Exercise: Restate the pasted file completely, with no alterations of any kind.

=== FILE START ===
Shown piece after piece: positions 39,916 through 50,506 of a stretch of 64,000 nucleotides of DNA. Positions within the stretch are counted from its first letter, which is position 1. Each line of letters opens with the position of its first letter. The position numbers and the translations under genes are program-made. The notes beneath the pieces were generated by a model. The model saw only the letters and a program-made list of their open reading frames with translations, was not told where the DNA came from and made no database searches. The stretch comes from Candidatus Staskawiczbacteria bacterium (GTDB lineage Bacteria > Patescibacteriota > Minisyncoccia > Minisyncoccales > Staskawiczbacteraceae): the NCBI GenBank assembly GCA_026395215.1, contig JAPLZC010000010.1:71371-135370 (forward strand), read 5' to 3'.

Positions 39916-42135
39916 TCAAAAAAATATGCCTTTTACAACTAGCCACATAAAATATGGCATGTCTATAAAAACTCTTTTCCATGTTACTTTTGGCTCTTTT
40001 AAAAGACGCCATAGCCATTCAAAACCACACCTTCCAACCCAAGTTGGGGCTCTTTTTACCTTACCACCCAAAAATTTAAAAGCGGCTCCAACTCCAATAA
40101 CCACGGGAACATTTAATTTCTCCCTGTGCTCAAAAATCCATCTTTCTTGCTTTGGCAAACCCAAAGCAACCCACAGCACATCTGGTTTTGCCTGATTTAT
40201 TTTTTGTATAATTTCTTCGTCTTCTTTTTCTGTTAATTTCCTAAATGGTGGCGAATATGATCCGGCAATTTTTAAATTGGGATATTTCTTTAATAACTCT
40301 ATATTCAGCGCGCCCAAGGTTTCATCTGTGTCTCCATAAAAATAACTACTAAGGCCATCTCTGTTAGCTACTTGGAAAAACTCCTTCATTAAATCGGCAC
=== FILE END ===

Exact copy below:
Shown piece after piece: positions 39,916 through 50,506 of a stretch of 64,000 nucleotides of DNA. Positions within the stretch are counted from its first letter, which is position 1. Each line of letters opens with the position of its first letter. The position numbers and the translations under genes are program-made. The notes beneath the pieces were generated by a model. The model saw only the letters and a program-made list of their open reading frames with translations, was not told where the DNA came from and made no database searches. The stretch comes from Candidatus Staskawiczbacteria bacterium (GTDB lineage Bacteria > Patescibacteriota > Minisyncoccia > Minisyncoccales > Staskawiczbacteraceae): the NCBI GenBank assembly GCA_026395215.1, contig JAPLZC010000010.1:71371-135370 (forward strand), read 5' to 3'.

Positions 39916-42135
39916 TCAAAAAAATATGCCTTTTACAACTAGCCACATAAAATATGGCATGTCTATAAAAACTCTTTTCCATGTTACTTTTGGCTCTTTT
40001 AAAAGACGCCATAGCCATTCAAAACCACACCTTCCAACCCAAGTTGGGGCTCTTTTTACCTTACCACCCAAAAATTTAAAAGCGGCTCCAACTCCAATAA
40101 CCACGGGAACATTTAATTTCTCCCTGTGCTCAAAAATCCATCTTTCTTGCTTTGGCAAACCCAAAGCAACCCACAGCACATCTGGTTTTGCCTGATTTAT
40201 TTTTTGTATAATTTCTTCGTCTTCTTTTTCTGTTAATTTCCTAAATGGTGGCGAATATGATCCGGCAATTTTTAAATTGGGATATTTCTTTAATAACTCT
40301 ATATTCAGCGCGCCCAAGGTTTCATCTGTGTCTCCATAAAAATAACTACTAAGGCCATCTCTGTTAGCTACTTGGAAAAACTCCTTCATTAAATCGGCAC